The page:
On Thursday, April 15 2021, Dr. Susan Crichton shared 8 Design Principles for Online Learning, a study done through the Canadian eLearning Network (CANeLearn), in British Columbia. Using a Design Thinking approach, the authors co-constructed 8 Design Principles based on conversations and lived experiences of online educators in BC (Crichton & Kinsel, 2021). In this presentation, Dr. Crichton explained the work being done to include educators’ voices to inform practice, and of the successful output of design conversations. After reading the eight principles, I felt a little less alone and a little more equipped.

The concept of education is complex and multifaceted. How a person understands, considers and interacts with education depends on one’s positionality, and in Canada, that positionality contends with a long history of colonialism and capitalism. In his presentation, How can we incorporate Indigenous Worldviews in the creation of online culturally safe learning environments?, Earl Einarson argues for a move away from the concept of Indigenous Ways of Knowing toward Indigenous Worldviews, and advocates for one’s awareness of their positionality. It was through the process of his applied research project, that Einarson concluded that the concept of Indigenous Ways of Knowing was too broad a term. Specifically, that it narrows the scope of Indigeneity; that Indigenous communities see pan-Indigenous labels as a one-size-fits-all approach (Einarson, 2021). As Einarson shared these aspects of his research, I knew that I would hold onto his advice, to continue my own self-reflection and to be aware of my own positionality.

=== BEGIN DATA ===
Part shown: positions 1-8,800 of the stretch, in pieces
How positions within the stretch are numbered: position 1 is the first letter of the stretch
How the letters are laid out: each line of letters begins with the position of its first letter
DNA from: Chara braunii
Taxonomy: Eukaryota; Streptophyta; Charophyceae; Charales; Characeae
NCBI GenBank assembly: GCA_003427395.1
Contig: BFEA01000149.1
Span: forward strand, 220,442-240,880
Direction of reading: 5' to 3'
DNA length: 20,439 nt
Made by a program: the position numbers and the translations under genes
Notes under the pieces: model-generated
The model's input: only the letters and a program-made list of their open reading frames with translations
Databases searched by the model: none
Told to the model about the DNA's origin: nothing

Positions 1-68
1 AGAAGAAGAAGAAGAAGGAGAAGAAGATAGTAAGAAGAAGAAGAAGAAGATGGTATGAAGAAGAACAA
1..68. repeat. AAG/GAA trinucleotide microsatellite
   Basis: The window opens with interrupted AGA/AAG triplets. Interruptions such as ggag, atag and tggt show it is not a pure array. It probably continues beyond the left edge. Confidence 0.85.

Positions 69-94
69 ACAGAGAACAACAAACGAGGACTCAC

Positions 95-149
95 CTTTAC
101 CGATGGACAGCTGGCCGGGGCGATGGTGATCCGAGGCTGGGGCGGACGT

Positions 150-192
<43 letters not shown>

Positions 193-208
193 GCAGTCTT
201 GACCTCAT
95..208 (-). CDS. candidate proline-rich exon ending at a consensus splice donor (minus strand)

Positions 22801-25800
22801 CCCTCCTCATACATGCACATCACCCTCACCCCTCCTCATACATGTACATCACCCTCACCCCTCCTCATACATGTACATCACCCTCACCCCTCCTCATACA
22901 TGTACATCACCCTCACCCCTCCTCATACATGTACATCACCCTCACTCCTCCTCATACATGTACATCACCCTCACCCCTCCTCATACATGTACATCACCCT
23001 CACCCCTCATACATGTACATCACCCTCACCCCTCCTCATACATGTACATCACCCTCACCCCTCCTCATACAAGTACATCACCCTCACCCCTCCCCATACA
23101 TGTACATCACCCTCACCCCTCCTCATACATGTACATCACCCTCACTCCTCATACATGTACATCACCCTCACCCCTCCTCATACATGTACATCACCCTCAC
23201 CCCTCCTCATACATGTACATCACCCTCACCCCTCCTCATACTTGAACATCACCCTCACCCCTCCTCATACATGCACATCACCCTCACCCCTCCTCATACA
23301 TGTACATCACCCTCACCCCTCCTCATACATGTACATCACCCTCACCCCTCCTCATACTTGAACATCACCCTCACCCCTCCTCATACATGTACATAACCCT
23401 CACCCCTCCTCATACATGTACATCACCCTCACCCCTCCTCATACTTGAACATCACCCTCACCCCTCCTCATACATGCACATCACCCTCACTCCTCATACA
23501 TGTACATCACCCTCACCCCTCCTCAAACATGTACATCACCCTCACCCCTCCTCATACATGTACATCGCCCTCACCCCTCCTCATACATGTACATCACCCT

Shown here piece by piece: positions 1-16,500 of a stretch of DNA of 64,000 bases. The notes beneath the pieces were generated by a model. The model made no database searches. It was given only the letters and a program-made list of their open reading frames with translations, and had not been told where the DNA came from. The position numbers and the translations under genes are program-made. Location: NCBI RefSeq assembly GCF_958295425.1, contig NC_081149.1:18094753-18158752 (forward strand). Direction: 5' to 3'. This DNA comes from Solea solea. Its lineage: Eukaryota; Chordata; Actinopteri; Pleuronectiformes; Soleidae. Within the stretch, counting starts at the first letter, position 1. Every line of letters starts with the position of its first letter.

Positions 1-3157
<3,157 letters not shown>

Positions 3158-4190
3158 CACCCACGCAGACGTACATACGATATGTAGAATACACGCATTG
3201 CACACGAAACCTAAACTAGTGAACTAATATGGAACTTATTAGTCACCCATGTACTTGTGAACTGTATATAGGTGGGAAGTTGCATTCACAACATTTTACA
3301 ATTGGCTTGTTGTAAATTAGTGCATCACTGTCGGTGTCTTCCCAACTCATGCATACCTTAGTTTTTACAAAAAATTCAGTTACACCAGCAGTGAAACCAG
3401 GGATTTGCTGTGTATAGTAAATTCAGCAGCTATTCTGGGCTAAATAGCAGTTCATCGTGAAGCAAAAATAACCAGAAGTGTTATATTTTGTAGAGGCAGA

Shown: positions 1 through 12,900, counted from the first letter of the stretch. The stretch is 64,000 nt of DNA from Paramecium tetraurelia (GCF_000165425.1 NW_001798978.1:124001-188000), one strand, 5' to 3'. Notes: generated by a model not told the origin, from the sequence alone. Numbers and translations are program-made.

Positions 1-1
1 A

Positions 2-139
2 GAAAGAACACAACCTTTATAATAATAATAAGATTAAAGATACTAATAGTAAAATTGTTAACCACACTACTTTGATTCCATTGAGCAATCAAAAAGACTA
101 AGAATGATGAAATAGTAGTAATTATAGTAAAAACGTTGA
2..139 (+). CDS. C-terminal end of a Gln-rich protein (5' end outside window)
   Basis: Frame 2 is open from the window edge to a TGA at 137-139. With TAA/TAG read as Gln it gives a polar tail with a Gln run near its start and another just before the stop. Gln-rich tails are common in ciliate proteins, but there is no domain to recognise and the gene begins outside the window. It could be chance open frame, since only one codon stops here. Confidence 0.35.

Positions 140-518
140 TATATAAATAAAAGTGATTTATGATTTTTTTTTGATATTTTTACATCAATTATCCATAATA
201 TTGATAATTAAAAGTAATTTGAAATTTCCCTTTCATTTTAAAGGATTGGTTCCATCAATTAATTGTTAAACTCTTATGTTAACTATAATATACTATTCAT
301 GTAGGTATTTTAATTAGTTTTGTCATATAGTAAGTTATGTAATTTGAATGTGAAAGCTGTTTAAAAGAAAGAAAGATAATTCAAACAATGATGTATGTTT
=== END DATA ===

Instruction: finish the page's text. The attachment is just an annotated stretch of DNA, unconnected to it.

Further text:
Over the course of the week, many meaningful connections were made. From Earl Einarson’s critique of the concept Indigenous Ways of Knowing, to Amanda Coolidge’s bridging the access gap through Open Source Education, presenters challenged the audience to consider education through different lenses. It is examples like these that have helped me to establish a foundation, a starting point, from which to begin to build my own path and I am grateful for the opportunity.




Coolidge, A. (2021, April 12-16). Open education: what it is; what it does and its amazing impact! [Symposium Presentation]. Master of Arts in Learning and Technology Virtual Symposium, Royal Roads University, Victoria, BC, Canada.

Crichton, S., & Kinsel, E. (2021, April 12-16). Design conversations with bc educator: Lessons learned during covid-19 and more – canelearn [Symposium Presentation]. Master of Arts in Learning and Technology Virtual Symposium, Royal Roads University, Victoria, BC, Canada.

Crichton, S., & Kinsel, E. (2021, March 23). Design principles for online learning: british columbia study.

Einarson, E. (2021). How can we incorporate Indigenous Worldviews in the creation of online culturally safe learning environments? [Unpublished applied research project]. Royal Roads University.

Prescott, S. (2021, January 19). From: Bridging digital equity and culturally responsive education in prek–12: Leveraging pandemic pedagogy to rethink the status quo.